Like both of his prior novels, Sam Lipsyte’s new book, The Ask, is not embarrassed by its preoccupations. Consider its opening paragraphs, a blast of violent prose that declares, in the exaggerated voice of one of the more charmingly silly characters, what it understands to be the United States’ current predicament:
America, said Horace, the office temp, was a run-down and demented pimp. Our republic’s whoremaster days were through. Whither that frost-nerved, diamond-fanged hustler who’d stormed Normandy, dick-smacked the Soviets, turned out such firm emerging market flesh? Now our nation slumped in the corner of the pool hall, some gummy coot with a pint of Mad Dog and soggy yellow eyes, just another mark for the juvenile wolves.
“We’re the bitches of the First World,” said Horace, his own eyes braziers of delight.
Sam Lipsyte’s America, then, is in a bit of trouble. But for all the country’s woes, these sentences declare that the author’s art, at least, is well and thriving. The Ask is his first novel since Home Land (which seems more destined for cult classic status with each passing year, as word of its savage, hilarious, and addictive pleasures spread alongside the fantastic story of its rejection-filled road to publication) and it’s his bleakest, funniest, and saddest book, his most pitiless and essential work to date.
Quickly sketched, The Ask concerns the peregrinations of Milo Burke, a relatively unsuccessful advancement officer at an East Coast university, whose life is doubly disrupted by a fracture in his marriage and the reintroduction of an old friend, Purdy Stuart, whose wealth and status as a potential university donor have serious implications for Milo. Professionally indebted to Purdy, Milo becomes ensnared in a web of their old college pals and the sad life of Don, a double amputee Iraq war veteran who refers to his prosthetics as “his girls,” and who takes pleasure in discomfiting others by repeatedly massaging his stumps in their presence.
But as its opening paragraph signals, the novel’s real subject is America itself, and in particular a specific American moment, which we take to be analogous to the present day, but which, it’s worth noting, occurs in a slightly skewed version of our own reality. While it is in many ways a departure from Home Land, The Ask sustains the particular brand of vicious and gorgeous prose that has been a hallmark of his writing. It is a bleaker and broader read than either Home Land or Lipsyte’s first novel, The Subject Steve, at once funnier and less funny, harder and less hard; it’s a book that takes aim at a much larger target, and in doing so hits with a force less immediate but eventually more damaging. Consider one of Milo’s fractured interactions with Don, which plumb the distance between the soldiers returning from a problematic war and the civilians of the country that sent them to fight it:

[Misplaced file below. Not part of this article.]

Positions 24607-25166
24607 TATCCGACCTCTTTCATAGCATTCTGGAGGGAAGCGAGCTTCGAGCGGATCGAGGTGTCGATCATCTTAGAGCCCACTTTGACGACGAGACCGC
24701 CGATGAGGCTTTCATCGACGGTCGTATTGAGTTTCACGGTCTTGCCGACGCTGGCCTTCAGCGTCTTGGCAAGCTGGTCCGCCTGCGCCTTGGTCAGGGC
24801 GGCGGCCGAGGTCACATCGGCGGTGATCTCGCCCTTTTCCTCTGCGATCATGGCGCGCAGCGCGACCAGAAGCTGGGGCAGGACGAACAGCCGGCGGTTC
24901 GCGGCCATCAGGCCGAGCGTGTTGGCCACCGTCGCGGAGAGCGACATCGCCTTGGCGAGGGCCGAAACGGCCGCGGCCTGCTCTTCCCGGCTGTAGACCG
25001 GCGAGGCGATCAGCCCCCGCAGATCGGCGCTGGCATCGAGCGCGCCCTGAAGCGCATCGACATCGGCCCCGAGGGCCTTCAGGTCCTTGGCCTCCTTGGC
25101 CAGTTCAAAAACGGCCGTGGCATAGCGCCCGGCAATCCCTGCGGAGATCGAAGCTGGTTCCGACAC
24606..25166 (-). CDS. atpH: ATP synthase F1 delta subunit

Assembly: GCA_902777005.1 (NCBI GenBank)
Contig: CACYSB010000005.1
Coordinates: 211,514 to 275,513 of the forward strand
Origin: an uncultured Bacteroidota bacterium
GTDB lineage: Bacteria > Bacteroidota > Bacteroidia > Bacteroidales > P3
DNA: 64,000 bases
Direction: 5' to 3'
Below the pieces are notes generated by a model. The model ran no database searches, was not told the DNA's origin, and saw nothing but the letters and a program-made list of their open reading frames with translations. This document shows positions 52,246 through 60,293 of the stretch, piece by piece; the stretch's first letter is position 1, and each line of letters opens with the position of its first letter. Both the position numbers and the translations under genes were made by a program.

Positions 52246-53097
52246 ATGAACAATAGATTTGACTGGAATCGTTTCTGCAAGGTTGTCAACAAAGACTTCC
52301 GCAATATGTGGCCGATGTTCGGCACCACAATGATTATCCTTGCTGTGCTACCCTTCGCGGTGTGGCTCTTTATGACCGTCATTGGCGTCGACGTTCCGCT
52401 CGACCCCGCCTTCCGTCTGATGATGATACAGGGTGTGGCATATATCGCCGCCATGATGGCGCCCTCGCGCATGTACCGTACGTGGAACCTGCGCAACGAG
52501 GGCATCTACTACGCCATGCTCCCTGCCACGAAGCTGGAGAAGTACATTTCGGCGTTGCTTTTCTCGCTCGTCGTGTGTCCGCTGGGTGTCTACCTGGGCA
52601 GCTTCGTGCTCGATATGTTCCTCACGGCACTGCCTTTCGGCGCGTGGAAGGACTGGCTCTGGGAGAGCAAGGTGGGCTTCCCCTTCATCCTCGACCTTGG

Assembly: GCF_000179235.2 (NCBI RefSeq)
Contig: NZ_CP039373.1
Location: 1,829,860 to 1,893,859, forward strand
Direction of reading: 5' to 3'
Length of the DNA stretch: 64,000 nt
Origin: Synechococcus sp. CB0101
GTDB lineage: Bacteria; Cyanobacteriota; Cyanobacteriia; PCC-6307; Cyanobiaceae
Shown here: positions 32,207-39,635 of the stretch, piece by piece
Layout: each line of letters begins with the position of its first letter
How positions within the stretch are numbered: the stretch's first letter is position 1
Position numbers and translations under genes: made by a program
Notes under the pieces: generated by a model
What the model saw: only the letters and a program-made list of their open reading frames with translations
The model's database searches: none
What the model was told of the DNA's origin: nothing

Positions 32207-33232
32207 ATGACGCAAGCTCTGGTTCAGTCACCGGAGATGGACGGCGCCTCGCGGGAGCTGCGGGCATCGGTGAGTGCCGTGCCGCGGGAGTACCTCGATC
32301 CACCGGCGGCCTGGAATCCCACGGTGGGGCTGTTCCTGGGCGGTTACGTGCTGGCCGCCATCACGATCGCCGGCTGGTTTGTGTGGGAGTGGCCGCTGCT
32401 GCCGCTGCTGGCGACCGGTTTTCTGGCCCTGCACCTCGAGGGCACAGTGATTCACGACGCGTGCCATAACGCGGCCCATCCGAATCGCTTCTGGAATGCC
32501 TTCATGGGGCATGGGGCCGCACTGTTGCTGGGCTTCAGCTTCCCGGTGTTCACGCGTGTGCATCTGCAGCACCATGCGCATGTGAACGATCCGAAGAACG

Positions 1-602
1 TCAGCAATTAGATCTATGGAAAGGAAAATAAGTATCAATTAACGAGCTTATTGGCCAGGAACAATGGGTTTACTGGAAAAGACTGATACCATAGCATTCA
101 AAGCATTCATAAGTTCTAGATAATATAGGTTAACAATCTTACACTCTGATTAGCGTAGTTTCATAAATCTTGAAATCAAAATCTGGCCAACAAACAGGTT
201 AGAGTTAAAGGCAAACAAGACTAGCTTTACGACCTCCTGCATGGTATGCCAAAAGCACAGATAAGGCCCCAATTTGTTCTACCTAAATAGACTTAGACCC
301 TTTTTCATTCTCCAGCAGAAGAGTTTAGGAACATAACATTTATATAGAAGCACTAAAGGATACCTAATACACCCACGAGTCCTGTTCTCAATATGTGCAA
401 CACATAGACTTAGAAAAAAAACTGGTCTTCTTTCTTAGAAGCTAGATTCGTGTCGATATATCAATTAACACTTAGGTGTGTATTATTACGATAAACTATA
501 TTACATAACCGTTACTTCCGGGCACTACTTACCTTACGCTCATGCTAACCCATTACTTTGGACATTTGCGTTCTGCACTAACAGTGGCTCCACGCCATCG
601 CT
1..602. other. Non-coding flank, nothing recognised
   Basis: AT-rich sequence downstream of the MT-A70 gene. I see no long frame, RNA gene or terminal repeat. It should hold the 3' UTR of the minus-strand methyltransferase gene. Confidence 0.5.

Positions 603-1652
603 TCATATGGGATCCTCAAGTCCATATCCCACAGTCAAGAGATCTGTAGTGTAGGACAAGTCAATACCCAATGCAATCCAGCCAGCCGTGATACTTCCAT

“Don calls them his humps,” said [Don’s girlfriend, Sasha].
“His stumps. He calls them his humps. Everything is girls and humps around here.”
Don rubbed the rough knobs just below his knees.
“Tikrit,” he said.
“We’ve got a CNN watcher,” said Don. ‘How inspiring.”
“I tried to keep up,” I said.
“Yeah, must have been a real sacrifice.”
“I must sound lame.”
“No, I think I’m the lame one,” said Don.
“You move incredibly well,” I said, “considering, you know…”
“Considering I’m a double transtibial amputee,” said Don.
The Ask so consistently activates our unease with the contemporary situation that it’s difficult to continue, an effect that’s further heightened by the pleasures of the book’s prose; it becomes a novel you cannot stop reading and yet almost cannot bear to read. This relentlessness is Lipsyte’s greatest triumph, and in many ways the natural extension of a line of interrogation begun in his first novel, The Subject Steve. That slight, brutal book is a commentary on the devaluation of the citizen in contemporary society’s market-driven systems of citizenship — “The world is pain and early death for most, Slurpees for some, wealth and ease for a very few” — though we can find seeds of the civic existential crises that colour The Ask: “It was American educational music, that old warped hope in major chords.” Where The Subject Steve is a book about the decay of the individual, Home Land is a novel about the strangulation of a generation, embodied in the form of its thirty-something narrator’s twisted efforts to reconcile the sad, flatlined reality of his life with the narrative arcs that John Hughes movies promised for him and his peers.
With The Ask, Lipsyte widens his lens further, beyond even the borders of America itself. What is it, he wonders, to be required to live in a society that has broken with itself, and with the world? What exists in the space between the mighty hustler of a country that dick-smacked the Soviets and the slumped old bitch of the first world? (“You know what I am,” Milo tells Benjamin Franklin in a dream. “I’m a piece of shit. A man with many privileges and zero skills. What used to be called an American.” Franklin responds: “Not my kind of American. Fare thee well, Mister Burke. Good luck with that GameCube.”) These are the sort of darkly uncomfortable anxieties that many contemporary novelists avoid, but it’s the fertile ground on which Lipsyte’s building an increasingly ambitious career. One wonders where this leaves Lipsyte and his ever-expanding purview; what could be next for the novelist who’s moved from the individual to the fundamental character of a nation? Perhaps there are more expansive views to take, new histories to imagine: “I went to City College on the GI Bill,” says an old man named Lee Moss at one point in the novel. “This was back when there was America.”